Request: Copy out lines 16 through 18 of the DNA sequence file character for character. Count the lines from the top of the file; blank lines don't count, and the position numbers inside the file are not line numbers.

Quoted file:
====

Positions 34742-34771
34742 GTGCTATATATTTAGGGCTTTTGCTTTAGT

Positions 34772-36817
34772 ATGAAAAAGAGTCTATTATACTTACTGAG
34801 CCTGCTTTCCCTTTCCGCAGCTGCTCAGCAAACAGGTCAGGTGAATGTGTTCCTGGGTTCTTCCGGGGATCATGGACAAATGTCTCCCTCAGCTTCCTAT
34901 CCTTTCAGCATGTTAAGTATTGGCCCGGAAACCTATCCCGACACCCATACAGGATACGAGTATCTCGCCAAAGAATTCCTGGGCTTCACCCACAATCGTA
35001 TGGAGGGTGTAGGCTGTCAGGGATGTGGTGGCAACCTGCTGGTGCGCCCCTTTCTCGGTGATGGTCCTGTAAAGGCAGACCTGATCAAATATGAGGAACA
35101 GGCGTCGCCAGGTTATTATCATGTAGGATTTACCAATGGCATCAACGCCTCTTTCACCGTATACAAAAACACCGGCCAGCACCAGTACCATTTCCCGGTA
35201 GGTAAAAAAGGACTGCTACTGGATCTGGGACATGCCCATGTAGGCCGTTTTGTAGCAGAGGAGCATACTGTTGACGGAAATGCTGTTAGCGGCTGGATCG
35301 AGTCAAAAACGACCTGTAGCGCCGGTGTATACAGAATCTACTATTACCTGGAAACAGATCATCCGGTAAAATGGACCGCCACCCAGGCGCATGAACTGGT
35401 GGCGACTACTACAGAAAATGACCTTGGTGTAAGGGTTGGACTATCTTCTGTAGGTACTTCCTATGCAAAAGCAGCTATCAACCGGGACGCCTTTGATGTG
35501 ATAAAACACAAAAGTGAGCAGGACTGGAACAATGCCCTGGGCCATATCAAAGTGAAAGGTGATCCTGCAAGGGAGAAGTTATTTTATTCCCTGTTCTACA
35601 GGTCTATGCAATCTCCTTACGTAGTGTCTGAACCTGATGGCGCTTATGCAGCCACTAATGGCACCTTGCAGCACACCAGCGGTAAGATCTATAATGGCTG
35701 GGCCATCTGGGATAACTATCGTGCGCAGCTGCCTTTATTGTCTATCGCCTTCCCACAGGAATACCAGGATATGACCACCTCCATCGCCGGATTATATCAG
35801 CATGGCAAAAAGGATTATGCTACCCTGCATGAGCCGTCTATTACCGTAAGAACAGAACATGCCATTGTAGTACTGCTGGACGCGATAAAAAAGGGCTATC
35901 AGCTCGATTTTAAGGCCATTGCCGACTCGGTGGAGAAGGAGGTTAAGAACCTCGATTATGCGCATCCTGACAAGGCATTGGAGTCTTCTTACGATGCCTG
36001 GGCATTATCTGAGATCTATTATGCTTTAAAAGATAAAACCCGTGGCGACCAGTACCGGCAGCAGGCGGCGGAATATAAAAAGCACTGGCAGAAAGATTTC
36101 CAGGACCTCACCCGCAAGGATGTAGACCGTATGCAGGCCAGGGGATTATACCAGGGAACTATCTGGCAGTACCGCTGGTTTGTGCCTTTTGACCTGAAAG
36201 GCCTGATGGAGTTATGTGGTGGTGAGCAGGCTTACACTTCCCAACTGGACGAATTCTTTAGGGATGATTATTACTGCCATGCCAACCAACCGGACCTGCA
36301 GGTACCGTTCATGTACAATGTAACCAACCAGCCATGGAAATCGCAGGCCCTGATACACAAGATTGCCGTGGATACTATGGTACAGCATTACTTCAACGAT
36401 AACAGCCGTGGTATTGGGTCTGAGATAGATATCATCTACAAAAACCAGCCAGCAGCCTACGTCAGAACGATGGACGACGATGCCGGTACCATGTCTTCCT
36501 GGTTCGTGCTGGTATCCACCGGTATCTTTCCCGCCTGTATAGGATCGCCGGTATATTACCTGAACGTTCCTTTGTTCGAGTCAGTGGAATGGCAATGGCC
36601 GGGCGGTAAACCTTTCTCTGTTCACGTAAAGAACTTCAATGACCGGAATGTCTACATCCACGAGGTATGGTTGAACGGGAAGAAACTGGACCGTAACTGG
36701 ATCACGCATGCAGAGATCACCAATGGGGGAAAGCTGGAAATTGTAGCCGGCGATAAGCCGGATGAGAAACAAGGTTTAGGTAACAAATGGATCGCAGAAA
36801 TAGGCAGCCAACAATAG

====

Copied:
35901 AGCTCGATTTTAAGGCCATTGCCGACTCGGTGGAGAAGGAGGTTAAGAACCTCGATTATGCGCATCCTGACAAGGCATTGGAGTCTTCTTACGATGCCTG
36001 GGCATTATCTGAGATCTATTATGCTTTAAAAGATAAAACCCGTGGCGACCAGTACCGGCAGCAGGCGGCGGAATATAAAAAGCACTGGCAGAAAGATTTC
36101 CAGGACCTCACCCGCAAGGATGTAGACCGTATGCAGGCCAGGGGATTATACCAGGGAACTATCTGGCAGTACCGCTGGTTTGTGCCTTTTGACCTGAAAG